North vs. South and the inherent stress of traffic

By Rachel Revelle

I’m writing from a coffee shop in Atlanta today. I think this is as good a time as any to share that I am preparing for the next big step in my life – I have decided to go back to school this fall for a Masters of Divinity degree. So, this week I have traveled north to visit Yale, and now south to see Emory University. The other options keep me in North Carolina – Duke and Wake Forest. Where will I end up? That is the million dollar question at the moment. I have a lot to think about over the next week or so, and I’m sure I will be sharing more about my desire to go to divinity school as well as the school that ultimately seems to be the best fit.

Because I have had the contrast between New Haven and Atlanta in quick succession, I have been thinking about lifestyle factors that relate to where I may live. I’ll expound briefly on one that may seem trivial, but in fact is an important consideration: TRAFFIC! I flew into New York beginning of the week and had to drive a rental car to New Haven, which, as a native of rural North Carolina, was a rather harrowing experience. For the most part it went smoothly, but I just did not understand the angry honks and hand gestures that I occasionally received. Both the emotional and physical tension that builds when I drive in heavy city traffic is bound to be unhealthy. Interestingly, though, I have been driving in Atlanta with much more ease. Perhaps I’m being biased, but I have perceived other drivers to be more generous, and I just don’t have the fear that I’m going to be harassed.

I know from plenty of friends at Duke from all over the country that Southerners are viewed by everyone else to be horrible drivers.  My inclination is to claim it proudly and continue to wave people to turn ahead of me. I do wonder, however, what is the ideal balance? It seems a responsibility to drive safely, correctly, and according to law. But depending on what you are used to, either the aggression of some drivers or the slow-moving carefulness of other drivers is likely to “drive” you crazy!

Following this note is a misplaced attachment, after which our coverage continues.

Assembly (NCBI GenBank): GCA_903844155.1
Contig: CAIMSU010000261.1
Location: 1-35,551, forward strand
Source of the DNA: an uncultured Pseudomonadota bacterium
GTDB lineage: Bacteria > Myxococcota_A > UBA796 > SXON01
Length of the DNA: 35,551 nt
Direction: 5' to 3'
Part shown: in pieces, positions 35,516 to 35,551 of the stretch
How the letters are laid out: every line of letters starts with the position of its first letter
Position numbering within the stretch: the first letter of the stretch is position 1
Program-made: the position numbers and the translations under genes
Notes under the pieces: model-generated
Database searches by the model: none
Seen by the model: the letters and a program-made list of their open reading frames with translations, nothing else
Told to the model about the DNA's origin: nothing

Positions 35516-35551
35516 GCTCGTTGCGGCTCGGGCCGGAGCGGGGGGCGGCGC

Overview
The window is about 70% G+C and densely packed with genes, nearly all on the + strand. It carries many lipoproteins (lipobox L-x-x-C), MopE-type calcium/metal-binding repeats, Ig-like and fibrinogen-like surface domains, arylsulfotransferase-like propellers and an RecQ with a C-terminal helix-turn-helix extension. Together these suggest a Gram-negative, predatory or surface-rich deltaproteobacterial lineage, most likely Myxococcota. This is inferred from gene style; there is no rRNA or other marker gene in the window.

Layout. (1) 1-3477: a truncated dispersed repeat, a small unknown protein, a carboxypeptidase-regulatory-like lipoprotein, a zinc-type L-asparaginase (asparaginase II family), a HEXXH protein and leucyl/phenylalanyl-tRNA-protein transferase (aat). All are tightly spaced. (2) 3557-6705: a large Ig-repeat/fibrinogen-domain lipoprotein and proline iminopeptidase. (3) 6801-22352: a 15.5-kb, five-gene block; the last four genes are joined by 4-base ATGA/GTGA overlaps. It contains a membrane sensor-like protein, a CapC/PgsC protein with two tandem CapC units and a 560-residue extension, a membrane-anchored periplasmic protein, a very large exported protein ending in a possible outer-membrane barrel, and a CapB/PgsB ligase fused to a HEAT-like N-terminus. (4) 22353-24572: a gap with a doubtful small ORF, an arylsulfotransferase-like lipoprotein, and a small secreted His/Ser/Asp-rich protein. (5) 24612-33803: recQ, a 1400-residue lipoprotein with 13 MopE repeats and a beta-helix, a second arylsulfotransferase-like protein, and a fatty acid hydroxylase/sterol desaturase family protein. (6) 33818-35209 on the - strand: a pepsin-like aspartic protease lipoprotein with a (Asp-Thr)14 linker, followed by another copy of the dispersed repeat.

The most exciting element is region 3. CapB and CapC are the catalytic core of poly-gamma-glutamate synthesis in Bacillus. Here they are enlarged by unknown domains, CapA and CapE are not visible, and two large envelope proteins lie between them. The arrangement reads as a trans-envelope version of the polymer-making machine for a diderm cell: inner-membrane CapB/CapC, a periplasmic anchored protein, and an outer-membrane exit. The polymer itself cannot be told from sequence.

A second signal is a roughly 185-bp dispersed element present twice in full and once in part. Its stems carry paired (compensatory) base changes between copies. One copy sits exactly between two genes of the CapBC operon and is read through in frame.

Coincidentally, traffic was a topic I came across in my current book last night. I’m reading Jonathan Haidt’s The Happiness Hypothesis, in preparation for his visit to Duke on March 19 for the 2013 Boyarksy Lecture in Law, Medicine, and Ethics. He uses modern research in positive psychology to examine ancient wisdom about virtue and morality, and what ultimately gives people meaning, purpose, and fulfillment in life. It is a fascinating read, and I find myself sharing little findings constantly. I’ll try to stick to the point. Haidt explains that happiness research in psychology has found that there is a strong relation to genes, and surprisingly, a weak relation to environment. The environment has a smaller effect than we might think mainly because humans adapt to changes in our environment so easily, whether good or bad, and our happiness quickly levels out based on the new conditions. There are, however, a few external conditions that we have an extremely hard time adapting to, and may lastingly affect our happiness level.  One of those is commuting! People often move further away from jobs for larger homes, but while they adapt to more space, they never fully adapt to driving in heavy traffic.

I guess regardless of the other drivers around you, navigating in traffic is inherently stressful. With that in mind, perhaps I should stay put in Durham where I can walk to campus and ride my bike around downtown.